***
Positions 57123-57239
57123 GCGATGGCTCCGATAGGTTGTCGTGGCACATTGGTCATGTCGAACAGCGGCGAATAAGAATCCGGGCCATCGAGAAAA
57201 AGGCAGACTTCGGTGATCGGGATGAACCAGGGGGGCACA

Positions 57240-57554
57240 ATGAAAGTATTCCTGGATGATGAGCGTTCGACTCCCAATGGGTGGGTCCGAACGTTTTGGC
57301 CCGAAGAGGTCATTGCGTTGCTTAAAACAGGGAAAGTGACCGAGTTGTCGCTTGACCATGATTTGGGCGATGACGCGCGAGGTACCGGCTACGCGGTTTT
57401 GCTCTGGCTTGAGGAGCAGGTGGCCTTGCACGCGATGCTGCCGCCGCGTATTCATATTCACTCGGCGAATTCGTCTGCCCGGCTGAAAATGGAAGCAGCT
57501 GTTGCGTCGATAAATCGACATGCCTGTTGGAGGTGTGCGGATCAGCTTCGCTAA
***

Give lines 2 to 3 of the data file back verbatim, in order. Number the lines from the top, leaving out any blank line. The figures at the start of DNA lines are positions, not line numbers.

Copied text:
57123 GCGATGGCTCCGATAGGTTGTCGTGGCACATTGGTCATGTCGAACAGCGGCGAATAAGAATCCGGGCCATCGAGAAAA
57201 AGGCAGACTTCGGTGATCGGGATGAACCAGGGGGGCACA